[I love this…I do wonder what he would say about ‘chronic’ emotions…???]
There are no ‘destructive emotions’, just as there are no ‘destructive thoughts’.
Emotions – sadness, fear, anger, joy, excitement, disgust – are simply energies in the body. Thoughts are just thoughts in the mind. What causes ‘destruction’ and violence is not thoughts and feelings themselves, for they are always neutral and natural energies in us, but our automatic and habitual REACTIONS to those thoughts and feelings, our defences around them, the ways we go to war with them, deny them, numb ourselves to them, act them out in harmful ways, even attacking others (or ourselves) in our search for peace and relief from them.
Fear and anger can be incredibly uncomfortable energies, of course! The tightness in the belly or chest, the raging heartbeat, the heat, the dizziness, the confusion, the nausea….
If we look with an honest awareness, there’s a part of us that doesn’t’ WANT to be having this experience, doesn’t want the intensity, the fire, the discomfort, the aliveness, and wants to blame someone or something for the way we feel. We were never taught how to meet this discomfort in the body, stay with it, breathe into it. We feel an impulse – to run or to fight, to escape, to attack someone, to get out of our bodies. We feel the urge to lash out, to call someone names, to punch, to try and hurt them as much as possible. This is our reaction to the feeling, NOT the feeling itself. The feeling is just a feeling. Our reaction is our reaction. We must disentangle the two. Drench them both with understanding…
This is where meditation comes in. We can slow right down now. Breathe. Feel our feet on the ground. Notice all the intense sensations in our bodies – the fluttering, the pounding, the vibrations, the heat, the sharpness, the tensions, the pressure. We can bring awareness to all the pictures and voices in our minds too, the fantasy movie we are playing out, the internal screaming, thoughts about past and future, thoughts about hurting someone, breaking something, lashing out, running away, destroying the world or destroying ourselves. We can see that these are all images, pictures, not reality.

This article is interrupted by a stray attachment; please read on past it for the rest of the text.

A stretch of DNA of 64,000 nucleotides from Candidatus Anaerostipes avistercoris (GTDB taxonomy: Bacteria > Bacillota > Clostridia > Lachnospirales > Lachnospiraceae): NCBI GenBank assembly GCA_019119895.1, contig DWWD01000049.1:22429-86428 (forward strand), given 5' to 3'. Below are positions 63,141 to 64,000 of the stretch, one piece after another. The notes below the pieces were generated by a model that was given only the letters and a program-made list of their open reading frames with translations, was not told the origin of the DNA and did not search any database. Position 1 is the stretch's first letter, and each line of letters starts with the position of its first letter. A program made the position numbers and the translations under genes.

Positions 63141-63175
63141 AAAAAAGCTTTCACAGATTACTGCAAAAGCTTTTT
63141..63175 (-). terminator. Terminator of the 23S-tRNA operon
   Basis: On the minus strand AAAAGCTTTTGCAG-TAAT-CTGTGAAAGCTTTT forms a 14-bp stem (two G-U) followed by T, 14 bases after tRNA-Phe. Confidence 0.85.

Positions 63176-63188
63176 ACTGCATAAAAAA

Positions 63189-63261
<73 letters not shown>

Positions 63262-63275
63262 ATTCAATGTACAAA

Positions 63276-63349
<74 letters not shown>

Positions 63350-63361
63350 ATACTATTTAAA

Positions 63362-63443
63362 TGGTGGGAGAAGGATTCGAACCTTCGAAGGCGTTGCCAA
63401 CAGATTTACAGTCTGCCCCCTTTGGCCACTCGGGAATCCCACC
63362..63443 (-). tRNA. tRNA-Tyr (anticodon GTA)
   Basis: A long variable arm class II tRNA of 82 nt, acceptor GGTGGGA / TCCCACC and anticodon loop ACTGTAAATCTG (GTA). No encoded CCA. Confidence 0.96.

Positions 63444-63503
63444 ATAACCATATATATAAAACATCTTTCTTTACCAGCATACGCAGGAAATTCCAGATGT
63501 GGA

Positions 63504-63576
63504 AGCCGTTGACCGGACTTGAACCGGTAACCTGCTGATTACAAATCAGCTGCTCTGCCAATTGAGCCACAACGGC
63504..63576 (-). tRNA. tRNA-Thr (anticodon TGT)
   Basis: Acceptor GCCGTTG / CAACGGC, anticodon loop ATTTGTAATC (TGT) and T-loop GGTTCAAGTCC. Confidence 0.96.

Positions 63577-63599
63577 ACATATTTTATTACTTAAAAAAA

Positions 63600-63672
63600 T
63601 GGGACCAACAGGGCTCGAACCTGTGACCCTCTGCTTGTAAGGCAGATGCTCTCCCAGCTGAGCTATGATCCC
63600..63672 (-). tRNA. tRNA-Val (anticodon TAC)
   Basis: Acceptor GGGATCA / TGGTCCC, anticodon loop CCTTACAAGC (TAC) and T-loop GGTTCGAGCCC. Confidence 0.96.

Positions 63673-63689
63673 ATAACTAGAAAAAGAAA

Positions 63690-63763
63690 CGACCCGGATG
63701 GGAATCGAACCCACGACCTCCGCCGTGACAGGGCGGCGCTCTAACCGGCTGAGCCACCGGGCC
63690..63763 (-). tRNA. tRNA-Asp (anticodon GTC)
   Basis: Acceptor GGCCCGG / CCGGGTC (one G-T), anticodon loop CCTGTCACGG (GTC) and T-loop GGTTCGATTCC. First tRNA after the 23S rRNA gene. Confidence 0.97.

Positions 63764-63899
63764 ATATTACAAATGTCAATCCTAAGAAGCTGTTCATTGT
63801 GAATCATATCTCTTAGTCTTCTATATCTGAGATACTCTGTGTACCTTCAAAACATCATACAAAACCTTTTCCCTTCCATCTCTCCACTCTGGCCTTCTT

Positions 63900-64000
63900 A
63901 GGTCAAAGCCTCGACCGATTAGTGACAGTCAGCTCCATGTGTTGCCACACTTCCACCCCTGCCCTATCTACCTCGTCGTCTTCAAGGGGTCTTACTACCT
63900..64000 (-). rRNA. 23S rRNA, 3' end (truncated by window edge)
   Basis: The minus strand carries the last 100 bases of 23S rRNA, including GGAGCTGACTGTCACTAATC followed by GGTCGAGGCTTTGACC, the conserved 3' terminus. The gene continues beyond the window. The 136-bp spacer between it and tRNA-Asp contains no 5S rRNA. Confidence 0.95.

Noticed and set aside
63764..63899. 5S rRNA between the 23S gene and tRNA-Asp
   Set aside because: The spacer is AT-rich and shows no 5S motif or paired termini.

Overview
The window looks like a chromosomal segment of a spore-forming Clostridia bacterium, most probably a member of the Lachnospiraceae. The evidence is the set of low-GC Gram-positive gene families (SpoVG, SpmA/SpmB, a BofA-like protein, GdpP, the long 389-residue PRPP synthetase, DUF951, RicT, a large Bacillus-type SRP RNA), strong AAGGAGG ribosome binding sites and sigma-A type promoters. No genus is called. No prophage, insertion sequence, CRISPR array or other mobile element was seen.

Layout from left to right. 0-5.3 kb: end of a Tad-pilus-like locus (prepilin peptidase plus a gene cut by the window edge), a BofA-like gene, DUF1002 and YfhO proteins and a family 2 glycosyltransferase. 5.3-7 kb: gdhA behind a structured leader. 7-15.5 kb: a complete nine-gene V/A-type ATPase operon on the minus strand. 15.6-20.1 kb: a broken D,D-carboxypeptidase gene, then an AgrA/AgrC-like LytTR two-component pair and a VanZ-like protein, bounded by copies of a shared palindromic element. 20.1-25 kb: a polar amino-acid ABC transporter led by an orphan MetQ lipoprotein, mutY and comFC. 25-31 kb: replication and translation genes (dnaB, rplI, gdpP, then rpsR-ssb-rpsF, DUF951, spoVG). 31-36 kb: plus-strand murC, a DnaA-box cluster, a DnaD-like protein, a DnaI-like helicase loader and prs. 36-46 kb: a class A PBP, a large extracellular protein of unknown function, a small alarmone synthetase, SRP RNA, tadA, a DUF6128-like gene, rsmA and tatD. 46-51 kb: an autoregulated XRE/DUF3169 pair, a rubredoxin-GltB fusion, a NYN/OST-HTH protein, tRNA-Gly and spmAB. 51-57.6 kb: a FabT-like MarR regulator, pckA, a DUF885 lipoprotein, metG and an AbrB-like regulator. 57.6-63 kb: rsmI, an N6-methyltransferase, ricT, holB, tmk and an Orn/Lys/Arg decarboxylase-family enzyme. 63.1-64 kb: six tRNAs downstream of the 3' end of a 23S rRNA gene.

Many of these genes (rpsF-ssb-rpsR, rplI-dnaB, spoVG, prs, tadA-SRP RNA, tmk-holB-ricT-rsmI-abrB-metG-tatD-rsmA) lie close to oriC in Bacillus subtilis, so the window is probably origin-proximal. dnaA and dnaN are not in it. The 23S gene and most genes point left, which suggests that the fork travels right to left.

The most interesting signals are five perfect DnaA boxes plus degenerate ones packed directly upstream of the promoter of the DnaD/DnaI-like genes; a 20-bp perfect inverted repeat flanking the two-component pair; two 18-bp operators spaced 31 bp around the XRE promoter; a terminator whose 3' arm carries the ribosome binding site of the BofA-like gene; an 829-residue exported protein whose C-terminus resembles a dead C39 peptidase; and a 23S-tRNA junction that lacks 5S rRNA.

We can begin, moment by moment, to ALLOW all our thoughts and sensations to be here. Breathe into them. Drench them with fascination. They will not harm us, or anyone, as we allow them. This is a very private, internal experience…
We can interrupt our habitual ‘reaction’ to feelings by slowing right down and actually becoming curious about the reactive part of us, the part that wants to lash out. We can bring great compassion and understanding to that destructive impulse – without having to act on it. And without numbing it. Seeing it as just a lost and lonely part of us. An innocent child, looking for help. Something in us, seeking relief.
If we feel guilt or shame over having ‘negative’ thoughts and feelings, we can notice and allow that too.
We can now respond from presence rather than react from our programming. We can acknowledge, in presence, that we feel afraid, or that we feel angry, yes, and that we also feel the impulse or urge to get out of our bodies, to attack, to blame, to hurt ourselves or others. We can see these possibilities but we don’t have to act them out. Just see them with non-judgmental eyes.
Fear and anger are not destructive in themselves – but we must really LOOK to know this. We must untangle the natural feeling from our resistance to, or our conditioned reaction to, the feeling. We must drench our physical sensations with loving awareness, and shine a compassionate light on the mind too. So we are no longer a slave to our reactions.
Bringing into awareness an old and deeply ingrained pattern, we can now choose something entirely new: a deep commitment to our feelings and our bodies in the present moment, a profound compassion for the frightened or angry one inside of us, and inside every human being. And from presence, we can say to ourselves, or to a friend, “I feel afraid” or “I feel angry”. And we can tell our story, share our vulnerability, owning our own thoughts and feelings, even if they are fiery and raw.
There are no “destructive emotions” – only our emotions, and then our impulse to destroy them, or destroy others in our search for relief from them.
What if we can actually find relief – and even peace – at the core of the intensity of our emotions?
Peace at the heart of fear? Calm at the core of anger? Great joy at the centre of sorrow?
If we actually allow ourselves to feel, to lean into the scary and fiery feelings, to breathe into our bellies and chests and throats, to soften into the moment and allow all thoughts in our minds, we may find gold.
– Jeff Foster